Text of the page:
Author : Morrow Brady
Following hospital sedation, Song Jai’s medical file displayed next-of-kin as MAC 1500t, Song’s Mechanised Automaton Companion.
With no legal reason to deny such a request, the hospital duly summoned Mac, Song’s robot assistant.
Mac’s tungsten humanoid frame eased alongside Song’s ward bed and requested access to Song’s medical vitals and history.
Like all robots, Mac’s core Asimov code meant it couldn’t injure a human by action or inaction, couldn’t disobey orders and must protect itself. No-one fully comprehended how the interpretation of these three laws would impact Song’s final order for Mac to be his next-of-kin.
For Song, the outlook wasn’t good. Sepsis had ravaged his body, causing spectacular collapse of his vital organs.
Within the first hour, Mac reported the newly installed tier four nursing software enabled it to provide a higher level of nursing care than any of the current ICU staff. Once approved, Mac withdrew from his devoted perch and proceeded to carry out nursing duties including drug administration, dialysis maintenance, body manipulation and reporting. Live data feeds displayed Song’s condition as Mac whizzed around the hospital bed drawing a crowd at the observation window.
After two hours, Mac reported it now ran level 14 medical diagnostician software, along with a multi-thread live link to 24 key physicians across the world. His request to take over Song’s care could hardly be refused since Mac had now become the smartest doctor in the hospital and probably the country.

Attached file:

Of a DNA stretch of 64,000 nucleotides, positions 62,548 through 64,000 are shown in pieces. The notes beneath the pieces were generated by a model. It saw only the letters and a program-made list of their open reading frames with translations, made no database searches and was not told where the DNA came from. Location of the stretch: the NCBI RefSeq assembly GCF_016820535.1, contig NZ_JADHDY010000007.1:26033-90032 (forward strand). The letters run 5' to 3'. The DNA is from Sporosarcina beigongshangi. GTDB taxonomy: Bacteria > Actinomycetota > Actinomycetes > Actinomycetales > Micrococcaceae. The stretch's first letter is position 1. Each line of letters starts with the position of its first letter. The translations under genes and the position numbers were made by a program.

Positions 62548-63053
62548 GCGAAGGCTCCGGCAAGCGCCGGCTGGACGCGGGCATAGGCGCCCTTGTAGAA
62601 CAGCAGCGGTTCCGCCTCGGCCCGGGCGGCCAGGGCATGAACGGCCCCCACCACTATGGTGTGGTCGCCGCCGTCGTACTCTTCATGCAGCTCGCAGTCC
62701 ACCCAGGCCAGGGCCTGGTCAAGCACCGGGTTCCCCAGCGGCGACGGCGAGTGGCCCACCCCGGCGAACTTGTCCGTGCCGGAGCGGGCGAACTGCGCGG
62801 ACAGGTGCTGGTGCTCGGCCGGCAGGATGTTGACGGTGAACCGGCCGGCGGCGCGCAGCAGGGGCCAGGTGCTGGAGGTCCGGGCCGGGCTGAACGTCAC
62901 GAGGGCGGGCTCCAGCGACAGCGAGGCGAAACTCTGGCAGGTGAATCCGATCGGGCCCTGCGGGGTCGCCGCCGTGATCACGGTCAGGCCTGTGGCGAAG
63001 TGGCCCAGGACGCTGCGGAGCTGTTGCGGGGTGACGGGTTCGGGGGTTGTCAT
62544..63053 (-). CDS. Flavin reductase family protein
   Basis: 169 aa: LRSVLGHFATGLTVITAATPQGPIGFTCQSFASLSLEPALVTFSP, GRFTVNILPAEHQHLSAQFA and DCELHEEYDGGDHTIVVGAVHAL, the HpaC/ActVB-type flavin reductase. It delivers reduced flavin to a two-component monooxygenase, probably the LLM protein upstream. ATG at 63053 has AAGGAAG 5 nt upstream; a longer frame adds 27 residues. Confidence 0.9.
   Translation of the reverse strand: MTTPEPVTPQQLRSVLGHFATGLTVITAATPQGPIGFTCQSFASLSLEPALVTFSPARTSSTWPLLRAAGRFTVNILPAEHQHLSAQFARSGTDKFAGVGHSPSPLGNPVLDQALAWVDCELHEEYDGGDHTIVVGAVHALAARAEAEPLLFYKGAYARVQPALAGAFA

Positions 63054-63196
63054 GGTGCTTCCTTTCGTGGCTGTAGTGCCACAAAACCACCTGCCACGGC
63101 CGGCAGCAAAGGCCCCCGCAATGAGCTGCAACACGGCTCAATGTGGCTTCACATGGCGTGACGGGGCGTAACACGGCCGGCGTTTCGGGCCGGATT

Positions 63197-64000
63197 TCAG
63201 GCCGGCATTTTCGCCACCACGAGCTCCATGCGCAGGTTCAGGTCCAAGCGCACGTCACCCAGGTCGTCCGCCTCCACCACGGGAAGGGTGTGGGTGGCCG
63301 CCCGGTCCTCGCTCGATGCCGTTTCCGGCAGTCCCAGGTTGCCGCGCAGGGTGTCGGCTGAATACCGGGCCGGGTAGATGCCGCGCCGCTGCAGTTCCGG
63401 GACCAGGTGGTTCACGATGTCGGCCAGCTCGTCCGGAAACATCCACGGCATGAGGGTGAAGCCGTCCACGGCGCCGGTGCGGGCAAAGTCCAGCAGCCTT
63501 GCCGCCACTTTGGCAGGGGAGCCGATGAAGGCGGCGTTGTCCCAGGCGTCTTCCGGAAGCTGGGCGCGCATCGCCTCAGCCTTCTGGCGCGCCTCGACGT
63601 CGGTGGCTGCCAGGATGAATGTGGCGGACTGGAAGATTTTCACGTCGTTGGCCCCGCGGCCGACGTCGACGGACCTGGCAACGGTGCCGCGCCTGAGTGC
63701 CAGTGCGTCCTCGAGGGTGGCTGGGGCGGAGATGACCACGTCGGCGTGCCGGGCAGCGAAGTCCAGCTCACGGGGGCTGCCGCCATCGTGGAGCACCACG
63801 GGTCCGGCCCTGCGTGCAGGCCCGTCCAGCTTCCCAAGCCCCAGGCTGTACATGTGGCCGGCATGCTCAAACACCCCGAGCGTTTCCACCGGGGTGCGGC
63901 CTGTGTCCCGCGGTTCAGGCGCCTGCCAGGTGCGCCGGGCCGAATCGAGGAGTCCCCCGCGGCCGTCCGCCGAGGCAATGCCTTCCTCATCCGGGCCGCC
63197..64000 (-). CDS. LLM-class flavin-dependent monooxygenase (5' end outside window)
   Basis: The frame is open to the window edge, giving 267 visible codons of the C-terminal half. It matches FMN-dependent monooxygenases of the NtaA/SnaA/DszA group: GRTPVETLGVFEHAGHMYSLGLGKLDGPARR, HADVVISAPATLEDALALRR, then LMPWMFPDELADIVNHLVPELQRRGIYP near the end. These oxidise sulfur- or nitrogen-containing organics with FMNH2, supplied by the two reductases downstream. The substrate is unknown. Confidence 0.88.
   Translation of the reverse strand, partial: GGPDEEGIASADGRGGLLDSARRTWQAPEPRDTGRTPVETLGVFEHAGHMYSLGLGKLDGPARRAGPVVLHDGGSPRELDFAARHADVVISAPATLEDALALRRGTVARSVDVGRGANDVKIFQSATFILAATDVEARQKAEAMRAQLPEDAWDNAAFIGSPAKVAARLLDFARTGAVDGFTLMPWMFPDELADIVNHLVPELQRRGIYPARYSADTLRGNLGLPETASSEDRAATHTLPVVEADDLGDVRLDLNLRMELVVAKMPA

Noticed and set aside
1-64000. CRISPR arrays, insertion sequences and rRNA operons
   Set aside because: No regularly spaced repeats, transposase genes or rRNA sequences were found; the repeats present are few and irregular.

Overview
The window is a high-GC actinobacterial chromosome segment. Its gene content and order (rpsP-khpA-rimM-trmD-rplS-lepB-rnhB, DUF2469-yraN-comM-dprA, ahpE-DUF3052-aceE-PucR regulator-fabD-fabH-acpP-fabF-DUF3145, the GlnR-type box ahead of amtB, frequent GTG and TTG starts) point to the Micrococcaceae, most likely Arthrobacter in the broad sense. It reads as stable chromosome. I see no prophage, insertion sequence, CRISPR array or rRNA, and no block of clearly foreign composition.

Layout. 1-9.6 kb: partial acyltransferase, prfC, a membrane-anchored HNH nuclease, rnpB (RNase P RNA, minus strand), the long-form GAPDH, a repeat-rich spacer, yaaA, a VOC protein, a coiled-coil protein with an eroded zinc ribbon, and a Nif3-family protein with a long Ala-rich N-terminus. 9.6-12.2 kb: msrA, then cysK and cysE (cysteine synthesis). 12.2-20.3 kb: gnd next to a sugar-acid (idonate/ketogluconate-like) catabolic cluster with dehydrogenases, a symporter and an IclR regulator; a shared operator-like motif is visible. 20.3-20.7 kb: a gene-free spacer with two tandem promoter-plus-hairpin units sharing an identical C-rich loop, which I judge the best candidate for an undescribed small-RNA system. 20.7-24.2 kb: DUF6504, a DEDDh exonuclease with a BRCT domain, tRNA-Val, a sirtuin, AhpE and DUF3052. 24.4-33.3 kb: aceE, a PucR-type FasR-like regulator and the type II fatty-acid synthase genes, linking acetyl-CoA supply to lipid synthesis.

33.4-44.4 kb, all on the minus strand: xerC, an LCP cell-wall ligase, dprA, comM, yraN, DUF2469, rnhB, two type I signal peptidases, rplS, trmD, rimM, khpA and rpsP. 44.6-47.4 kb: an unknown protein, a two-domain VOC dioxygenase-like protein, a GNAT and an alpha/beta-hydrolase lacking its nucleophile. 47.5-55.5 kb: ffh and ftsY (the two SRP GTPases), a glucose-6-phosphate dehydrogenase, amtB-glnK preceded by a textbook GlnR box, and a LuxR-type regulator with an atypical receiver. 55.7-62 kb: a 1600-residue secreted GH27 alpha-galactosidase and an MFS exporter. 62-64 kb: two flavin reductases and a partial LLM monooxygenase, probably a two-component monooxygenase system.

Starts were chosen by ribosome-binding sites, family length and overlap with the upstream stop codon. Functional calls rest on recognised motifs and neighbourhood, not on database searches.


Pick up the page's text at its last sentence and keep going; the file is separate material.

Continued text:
Song was not showing any signs of improvement. His vital organs were in a state of collapse and his heart rate and blood pressure monitors played a frightful tune. Song was in tiger country with danger at each turn.
The hospital catered to Mac’s various requests for drugs, equipment and tests, and then a series of strange parcels arrived. Bewildered staff watched as Mac systematically integrated the strangely shaped contents of each parcel into his mechanised form. By the end of day two, Mac had physically expanded by way of strange transformations around his enlarged chest cavity.
On the third day, Mac announced his masterplan to the Administrator, supported by an exhaustive list of integrated medical hardware upgrades. Mac was to load Song’s body into his own body, which now provided full life support.
Following extensive evaluation and consultation, the hospital accepted the proposal. There was simply no facility on the planet that could provide better patient care.
Through the observation window, staff watched Mac dutifully raise Song’s body from the bed and carefully insert him into the made-to-fit cavity. Mac was now nurse, doctor and hospital all in one.
Probes mechanically rotated to insert main arterial lines and a transparent carapace closed over to seal the internal environment from contagion. Filters buried in Mac’s silvery frame began to turn rhythmically to provide blood and oxygen support.
Slowly over 8 hours, Song’s degeneration began to slow and by the end of day four, Song showed signs of improvement.
Staff were witnessing a leap in medical technology.
By week’s end, Song’s improvement had plateaued. The prolonged septic attack had caused cranial swelling and irreparable brain damage.
Although Song’s prognosis was dire, Mac maintained life support and to the hospital’s surprise returned Song to their home.
As next-of-kin, Mac had the right to sustain Song’s comatose body indefinitely. To preserve himself, Mac had to preserve his Master indefinitely and did so for four hundred years until the remnants of Song’s mindless brain had decayed beyond recognition.
Song’s law was added after this event to prevent any non-human from ever again becoming next-of-kin.
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